People & Pets: Anne Marie Carson

This is an excerpt from the article “People & Pets” in the Grand Rapids Magazine April 2018 issue. You can read the full article by picking up a copy of the magazine from newsstands now. Don’t miss any Grand Rapids Magazine articles, order your subscription now.

Anne Marie Carson has an obvious soft spot in her heart for animals in need.

“I’m kind of drawn to the pathetic creatures,” she said.

It all began a few years ago after Carson, an attorney at Miller Johnson, and her now husband, Kristofer Pachla, graduated from Grand Valley State University and moved to Washington, D.C., where she attended law school.

“When we moved out to Washington, D.C., we got a cat because of the size of the apartment and amount of time we were home,” Carson said. “But, because I’m a little bit more of a dog person, the compromise was I wanted the most pathetic cat we could find that was never going to get a home.”

So, they adopted a senior cat named Teva — “she hated the shelter so much that she had to live in one of the offices, she had bald patches and she sounded like a smoker when she meowed,” Carson said, “she was perfect.”

After returning to Grand Rapids in 2016, Carson and Pachla decided to adopt two black kittens, Cleopatra and Kira, from the Kent County animal shelter because black cats tend to get adopted less frequently than others. Just months later, Pachla found Avery, a 4-month-old mixed-breed rescue Carson affectionately dubbed an “All-American Rescue Mutt,” waiting in foster care through the Hearts of Hope Dog Rescue to find a forever home. They scheduled an in-home visit, and it was love at first sight.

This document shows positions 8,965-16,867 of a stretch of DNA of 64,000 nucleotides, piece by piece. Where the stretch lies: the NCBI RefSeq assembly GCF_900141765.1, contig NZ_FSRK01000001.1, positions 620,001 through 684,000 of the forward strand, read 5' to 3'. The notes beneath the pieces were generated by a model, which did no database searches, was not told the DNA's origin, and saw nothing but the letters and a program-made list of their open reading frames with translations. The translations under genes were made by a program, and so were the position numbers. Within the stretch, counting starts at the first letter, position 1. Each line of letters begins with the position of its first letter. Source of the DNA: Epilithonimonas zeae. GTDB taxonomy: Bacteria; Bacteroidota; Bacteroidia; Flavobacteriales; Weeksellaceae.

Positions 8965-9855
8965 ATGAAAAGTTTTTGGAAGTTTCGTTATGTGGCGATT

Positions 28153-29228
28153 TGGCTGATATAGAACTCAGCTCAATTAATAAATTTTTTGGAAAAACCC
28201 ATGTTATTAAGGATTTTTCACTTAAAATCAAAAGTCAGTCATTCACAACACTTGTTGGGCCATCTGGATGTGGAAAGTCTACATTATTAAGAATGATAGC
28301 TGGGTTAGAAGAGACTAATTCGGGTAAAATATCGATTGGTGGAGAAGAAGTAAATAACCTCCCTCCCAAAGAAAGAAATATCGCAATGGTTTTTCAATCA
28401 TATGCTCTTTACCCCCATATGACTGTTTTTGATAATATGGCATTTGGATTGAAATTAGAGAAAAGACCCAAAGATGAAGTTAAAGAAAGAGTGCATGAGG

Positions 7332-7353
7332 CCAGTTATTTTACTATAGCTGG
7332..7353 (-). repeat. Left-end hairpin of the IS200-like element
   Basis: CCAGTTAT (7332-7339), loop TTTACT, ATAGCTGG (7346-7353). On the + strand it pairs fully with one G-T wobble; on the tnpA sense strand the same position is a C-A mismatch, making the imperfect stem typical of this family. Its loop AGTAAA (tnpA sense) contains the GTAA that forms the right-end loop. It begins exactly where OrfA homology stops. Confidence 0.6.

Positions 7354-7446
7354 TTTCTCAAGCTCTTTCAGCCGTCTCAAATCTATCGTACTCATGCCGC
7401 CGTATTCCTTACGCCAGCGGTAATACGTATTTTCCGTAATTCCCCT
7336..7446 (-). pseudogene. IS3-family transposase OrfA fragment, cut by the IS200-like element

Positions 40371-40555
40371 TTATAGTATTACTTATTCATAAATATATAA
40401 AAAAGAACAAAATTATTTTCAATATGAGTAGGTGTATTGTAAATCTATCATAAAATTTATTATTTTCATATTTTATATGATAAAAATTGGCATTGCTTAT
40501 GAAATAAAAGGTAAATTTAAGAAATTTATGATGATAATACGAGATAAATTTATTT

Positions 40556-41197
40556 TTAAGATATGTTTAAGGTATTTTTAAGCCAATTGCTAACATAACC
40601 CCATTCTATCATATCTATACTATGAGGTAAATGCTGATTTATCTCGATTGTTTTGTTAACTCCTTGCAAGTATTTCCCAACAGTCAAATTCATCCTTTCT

“Her foster mom and dad brought her over, and this dog was so pathetically scared of humans she wouldn’t come anywhere near Kris and I, and you could just tell she was super broken and needed to be loved,” she said. “So, obviously, we were hooked.”

Since then, with a little help from Carson and Pachla, Avery has made great strides in overcoming her fears, gaining back her confidence and leading a happy, healthy life.

“She is now, basically, a completely different dog,” Carson said. “She loves running, we’ve run up to 10 miles, and she’s the happiest dog in the world; she knows where all the water bowls are around Reeds Lake.

“It’s fun to see what things make the dog more confident in their own skin.”

While Carson noted the challenges of taking care of pets with she and her husband both working full time, she said the benefits of having them in her life far outweigh the costs.

“I do think having a dog makes me so much better at my job, and I think it’s just that forced outdoor time, forced outside time,” Carson said. “Your dog doesn’t care if you’ve had a stressful day or not, they’re so happy to see you when you come home and so happy to go for a walk or chase a tennis ball. I think everyone who has a stressful job should have a pet.”

“There is a lot of work; I’m not trying to say it’s all a walk in the park, there’s definitely a lot of responsibility,” she said, “but there are also huge benefits.”

*Photo by Michael Buck

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